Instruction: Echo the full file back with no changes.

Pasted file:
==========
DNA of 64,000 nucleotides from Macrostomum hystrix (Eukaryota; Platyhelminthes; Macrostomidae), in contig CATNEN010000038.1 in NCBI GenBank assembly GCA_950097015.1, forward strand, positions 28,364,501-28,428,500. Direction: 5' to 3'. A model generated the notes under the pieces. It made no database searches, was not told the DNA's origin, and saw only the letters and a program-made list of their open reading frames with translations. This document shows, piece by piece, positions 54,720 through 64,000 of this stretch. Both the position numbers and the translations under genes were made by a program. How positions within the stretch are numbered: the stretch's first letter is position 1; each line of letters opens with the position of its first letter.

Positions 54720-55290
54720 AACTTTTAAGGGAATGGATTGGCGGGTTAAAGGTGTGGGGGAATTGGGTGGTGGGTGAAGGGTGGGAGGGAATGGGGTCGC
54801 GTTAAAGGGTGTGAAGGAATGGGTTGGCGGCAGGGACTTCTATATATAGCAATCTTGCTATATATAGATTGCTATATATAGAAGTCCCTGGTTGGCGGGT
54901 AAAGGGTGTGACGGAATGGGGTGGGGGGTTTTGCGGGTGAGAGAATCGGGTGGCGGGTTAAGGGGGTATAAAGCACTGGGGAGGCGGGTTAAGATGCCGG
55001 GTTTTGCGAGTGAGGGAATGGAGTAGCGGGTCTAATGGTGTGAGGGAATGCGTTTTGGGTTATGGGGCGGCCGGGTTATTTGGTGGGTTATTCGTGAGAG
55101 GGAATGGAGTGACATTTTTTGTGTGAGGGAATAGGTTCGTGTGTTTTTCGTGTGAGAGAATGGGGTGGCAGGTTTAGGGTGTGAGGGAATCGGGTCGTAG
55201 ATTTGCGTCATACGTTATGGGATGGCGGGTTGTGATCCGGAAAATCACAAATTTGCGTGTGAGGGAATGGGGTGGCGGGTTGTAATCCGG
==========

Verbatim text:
DNA of 64,000 nucleotides from Macrostomum hystrix (Eukaryota; Platyhelminthes; Macrostomidae), in contig CATNEN010000038.1 in NCBI GenBank assembly GCA_950097015.1, forward strand, positions 28,364,501-28,428,500. Direction: 5' to 3'. A model generated the notes under the pieces. It made no database searches, was not told the DNA's origin, and saw only the letters and a program-made list of their open reading frames with translations. This document shows, piece by piece, positions 54,720 through 64,000 of this stretch. Both the position numbers and the translations under genes were made by a program. How positions within the stretch are numbered: the stretch's first letter is position 1; each line of letters opens with the position of its first letter.

Positions 54720-55290
54720 AACTTTTAAGGGAATGGATTGGCGGGTTAAAGGTGTGGGGGAATTGGGTGGTGGGTGAAGGGTGGGAGGGAATGGGGTCGC
54801 GTTAAAGGGTGTGAAGGAATGGGTTGGCGGCAGGGACTTCTATATATAGCAATCTTGCTATATATAGATTGCTATATATAGAAGTCCCTGGTTGGCGGGT
54901 AAAGGGTGTGACGGAATGGGGTGGGGGGTTTTGCGGGTGAGAGAATCGGGTGGCGGGTTAAGGGGGTATAAAGCACTGGGGAGGCGGGTTAAGATGCCGG
55001 GTTTTGCGAGTGAGGGAATGGAGTAGCGGGTCTAATGGTGTGAGGGAATGCGTTTTGGGTTATGGGGCGGCCGGGTTATTTGGTGGGTTATTCGTGAGAG
55101 GGAATGGAGTGACATTTTTTGTGTGAGGGAATAGGTTCGTGTGTTTTTCGTGTGAGAGAATGGGGTGGCAGGTTTAGGGTGTGAGGGAATCGGGTCGTAG
55201 ATTTGCGTCATACGTTATGGGATGGCGGGTTGTGATCCGGAAAATCACAAATTTGCGTGTGAGGGAATGGGGTGGCGGGTTGTAATCCGG